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24 April 2024

Luca Guadagnino’s wryly horny tennis film Challengers

In this playful depiction of a toxic ménage-à-trois between players, the sport is a stand-in for sex.

By Simran Hans

In a hotel lobby, tennis player Patrick Zweig (Josh O’Connor) is trying to flirt his way into a free room. As he leans across the counter, smirk angled in the direction of the receptionist, the camera pays special attention to the strain of O’Connor’s tight blue shorts. As if it wasn’t obvious what director Luca Guadagnino was doing, the couple in the queue behind expresses similar, smutty appreciation. Challengers, his new film, is delirious with desire, to the point of being goofy. Guadagnino (A Bigger Splash, Call Me by Your Name) is a sensualist, whose films ache with longing. What’s immediately different here is the energy: still horny, but wry, and less sincere. Working from a script by Justin Kuritzkes, the film, about a toxic ménage-à-trois between three tennis players, feels like a romcom, though Kuritzkes plots it as a thriller.

Tashi Duncan (an all-powerful Zendaya) has noticed that her husband, tennis pro Art Donaldson (Mike Faist, who was the best thing about Steven Spielberg’s West Side Story remake) has lost his confidence. As both his partner and coach, she arranges for him to play a low-stakes Challengers tournament in upstate New York. It should be an easy win. Only, Art’s opponent is his former best friend Patrick, who he’s never managed to beat. He’s also Tashi’s ex. The film opens mid-match, with Tashi coolly watching the men sweat from behind giant sunglasses. Art and Patrick find themselves watching her: it’s clear what they’re playing for.

Tennis is used as a pretext for expressive grunting. It is context for competitive one-upmanship (and thigh-skimming shorts). It is also subtext – a stand-in for sex, in a 15-rated movie. According to Tashi, tennis is “a relationship”. Kuritzkes punctuates the game with a series of non-linear flashbacks that begin 13 years prior, when Art and Patrick were gawky teenagers. It’s through these flashbacks that we learn where each player’s pressure points are. Guadagnino understands rhythm, knowing when to slow down and speed up, while the narrative’s elaborate, volleying structure means the advantage keeps shifting. The tension (sexual and otherwise) is emphasised by Trent Reznor and Atticus Ross’s throbbing club score.

Whereas Guadagnino’s last film, the Timothée Chalamet-starring cannibal romance Bones and All (2022), cast a loving eye over dirt roads and ramshackle houses in the neglected Midwest, here, his lust is for a very different America, rooted in old-money country clubs and wrapped in Ivy League college sweatshirts.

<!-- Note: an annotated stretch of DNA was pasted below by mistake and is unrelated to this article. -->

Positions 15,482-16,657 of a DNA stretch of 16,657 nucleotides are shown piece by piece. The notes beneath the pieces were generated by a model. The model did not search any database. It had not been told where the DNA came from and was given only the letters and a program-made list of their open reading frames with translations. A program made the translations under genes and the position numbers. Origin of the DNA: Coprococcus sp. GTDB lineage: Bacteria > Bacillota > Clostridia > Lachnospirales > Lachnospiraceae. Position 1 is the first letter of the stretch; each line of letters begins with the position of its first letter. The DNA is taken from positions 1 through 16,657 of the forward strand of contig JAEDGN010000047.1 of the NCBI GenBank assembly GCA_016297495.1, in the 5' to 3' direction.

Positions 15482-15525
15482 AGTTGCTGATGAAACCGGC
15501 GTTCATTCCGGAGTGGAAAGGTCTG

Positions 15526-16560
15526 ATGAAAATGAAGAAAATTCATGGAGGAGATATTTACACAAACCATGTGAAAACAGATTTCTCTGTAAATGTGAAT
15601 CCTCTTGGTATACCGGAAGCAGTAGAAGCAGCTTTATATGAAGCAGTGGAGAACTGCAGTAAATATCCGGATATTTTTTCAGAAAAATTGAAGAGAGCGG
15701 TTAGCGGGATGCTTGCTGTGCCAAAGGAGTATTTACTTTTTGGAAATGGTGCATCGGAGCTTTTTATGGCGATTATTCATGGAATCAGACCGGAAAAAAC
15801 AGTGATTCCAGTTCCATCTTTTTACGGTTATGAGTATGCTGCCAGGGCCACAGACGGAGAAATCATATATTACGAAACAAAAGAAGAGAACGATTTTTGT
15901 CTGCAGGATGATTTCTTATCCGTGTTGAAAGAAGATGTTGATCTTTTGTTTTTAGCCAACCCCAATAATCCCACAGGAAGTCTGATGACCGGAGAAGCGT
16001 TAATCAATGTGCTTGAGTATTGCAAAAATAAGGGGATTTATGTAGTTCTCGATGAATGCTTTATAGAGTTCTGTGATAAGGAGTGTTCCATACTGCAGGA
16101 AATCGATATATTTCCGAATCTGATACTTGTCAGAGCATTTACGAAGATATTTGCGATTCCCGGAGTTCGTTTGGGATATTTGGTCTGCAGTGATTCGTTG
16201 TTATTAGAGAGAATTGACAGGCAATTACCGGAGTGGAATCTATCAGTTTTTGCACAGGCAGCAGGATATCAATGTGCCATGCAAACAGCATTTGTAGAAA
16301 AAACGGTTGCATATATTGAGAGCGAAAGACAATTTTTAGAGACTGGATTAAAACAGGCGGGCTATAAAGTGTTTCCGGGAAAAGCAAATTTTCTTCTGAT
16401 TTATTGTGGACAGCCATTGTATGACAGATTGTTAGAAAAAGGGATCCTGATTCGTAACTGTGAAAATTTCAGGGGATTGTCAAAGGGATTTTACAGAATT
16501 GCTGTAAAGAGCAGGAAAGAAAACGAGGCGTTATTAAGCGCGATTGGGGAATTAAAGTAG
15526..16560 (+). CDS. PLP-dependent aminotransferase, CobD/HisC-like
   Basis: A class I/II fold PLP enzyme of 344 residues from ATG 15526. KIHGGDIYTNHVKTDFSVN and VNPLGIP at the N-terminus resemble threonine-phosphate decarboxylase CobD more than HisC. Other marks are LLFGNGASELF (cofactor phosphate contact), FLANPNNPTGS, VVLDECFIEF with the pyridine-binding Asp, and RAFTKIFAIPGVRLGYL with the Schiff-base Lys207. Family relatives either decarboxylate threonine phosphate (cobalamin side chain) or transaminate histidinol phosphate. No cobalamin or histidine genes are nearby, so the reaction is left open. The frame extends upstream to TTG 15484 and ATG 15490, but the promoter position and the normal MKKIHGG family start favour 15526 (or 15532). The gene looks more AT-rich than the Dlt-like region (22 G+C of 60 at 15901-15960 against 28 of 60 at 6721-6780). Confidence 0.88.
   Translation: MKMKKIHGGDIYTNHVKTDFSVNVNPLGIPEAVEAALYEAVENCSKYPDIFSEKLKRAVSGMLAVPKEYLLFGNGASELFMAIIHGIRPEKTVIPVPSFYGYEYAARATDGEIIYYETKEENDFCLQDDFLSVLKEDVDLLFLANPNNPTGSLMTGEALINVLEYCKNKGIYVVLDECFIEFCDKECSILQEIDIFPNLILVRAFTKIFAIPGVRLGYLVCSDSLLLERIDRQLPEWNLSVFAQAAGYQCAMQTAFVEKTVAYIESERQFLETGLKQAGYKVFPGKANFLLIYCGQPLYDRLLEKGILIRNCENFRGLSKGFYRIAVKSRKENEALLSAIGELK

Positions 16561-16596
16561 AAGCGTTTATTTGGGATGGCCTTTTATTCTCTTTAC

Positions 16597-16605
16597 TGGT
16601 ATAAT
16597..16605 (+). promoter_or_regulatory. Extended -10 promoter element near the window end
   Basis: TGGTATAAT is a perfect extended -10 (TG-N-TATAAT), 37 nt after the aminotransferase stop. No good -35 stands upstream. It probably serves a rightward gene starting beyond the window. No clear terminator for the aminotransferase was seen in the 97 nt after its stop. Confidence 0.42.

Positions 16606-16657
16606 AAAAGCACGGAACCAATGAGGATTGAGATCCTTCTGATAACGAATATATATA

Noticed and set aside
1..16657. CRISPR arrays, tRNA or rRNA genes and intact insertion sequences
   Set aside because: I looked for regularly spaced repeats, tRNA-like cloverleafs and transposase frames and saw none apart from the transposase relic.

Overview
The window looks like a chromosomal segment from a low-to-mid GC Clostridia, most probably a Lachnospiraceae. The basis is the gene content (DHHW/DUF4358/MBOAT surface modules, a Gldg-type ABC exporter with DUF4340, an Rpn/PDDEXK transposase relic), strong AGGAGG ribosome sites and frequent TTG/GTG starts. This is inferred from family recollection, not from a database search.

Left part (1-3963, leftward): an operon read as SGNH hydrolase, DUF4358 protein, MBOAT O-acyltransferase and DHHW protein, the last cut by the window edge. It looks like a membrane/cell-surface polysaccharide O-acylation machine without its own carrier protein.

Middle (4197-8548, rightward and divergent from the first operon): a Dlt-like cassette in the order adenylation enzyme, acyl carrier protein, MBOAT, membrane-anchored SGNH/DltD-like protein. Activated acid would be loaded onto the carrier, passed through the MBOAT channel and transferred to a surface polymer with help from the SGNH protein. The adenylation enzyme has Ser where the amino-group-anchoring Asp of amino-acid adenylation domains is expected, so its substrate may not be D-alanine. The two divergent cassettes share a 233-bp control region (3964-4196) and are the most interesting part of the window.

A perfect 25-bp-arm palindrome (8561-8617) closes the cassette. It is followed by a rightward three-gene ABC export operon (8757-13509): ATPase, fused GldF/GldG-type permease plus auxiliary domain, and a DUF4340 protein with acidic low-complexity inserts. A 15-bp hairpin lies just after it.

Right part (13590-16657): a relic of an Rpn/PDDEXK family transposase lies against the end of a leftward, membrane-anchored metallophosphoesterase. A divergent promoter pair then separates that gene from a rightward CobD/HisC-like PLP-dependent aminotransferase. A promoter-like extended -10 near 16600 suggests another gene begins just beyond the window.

The specificity of Guadagnino’s reference points is fetishistic: a ratty grey T-shirt emblazoned with the words “I Told Ya” is worn by both Tashi and Patrick, a replica of the one made famous by the king of coastal prep, JFK Jr, back in the 1990s. A steamy kiss takes place in the parking lot of an Applebee’s, a casual chain restaurant whose Cincinnati outpost was so popular with visiting tennis players that the New York Times wrote an article about it. The tennis is erotic, but there’s something equally voyeuristic about seeing these gorgeous actors in anonymous, suburban locales.

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Tashi is light on her feet with a forceful backhand, and a long sleek braid that trails her like a whip. That she gets off on power is immediately clear, and when the trio meet as 18-year-olds at her party, Patrick and Art are in awe. While Patrick is smugly aware of his sexual magnetism, Art holds back, playing the gentleman.

Guadagnino often holds back too, preferring to tease the audience rather than gratify them. Glances are charged with longing, a stool is pulled dangerously close, and a phallic, cinnamon-sugar churro is eaten in a few hungry bites – details that are decidedly more suggestive than the glistening bodies on show. Early on in their relationship, the boys invite Tashi back to their shared hotel room, though they don’t expect her to actually come. When she arrives, Tashi orchestrates the proceedings with a knowing, feline smirk. It’s hot and comical: “I don’t want to be a home-wrecker,” she shrugs. Everyone is left panting: the film treats the fantasy of a threesome as sexier than the act itself.

It’s a brilliant showcase for Zendaya, whose on-screen magnetism has rarely been channelled so effectively. When a wince-inducing knee injury puts Tashi out of action, her hot rage turns to ice. Through stillness and poise, she conveys frustration, fury and arrogance, with a healthy dose of self-loathing. She craves tenderness, but still wants to be challenged. Thankfully, Zendaya’s co-stars match her: O’Connor’s wolfish grin is deployed to particularly devastating effect, while Faist makes himself a victim of it.

“Challengers” is in cinemas now

[See also: The Book of Clarence is a bombastic biblical satire]

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This article appears in the 24 Apr 2024 issue of the New Statesman, The Age of Danger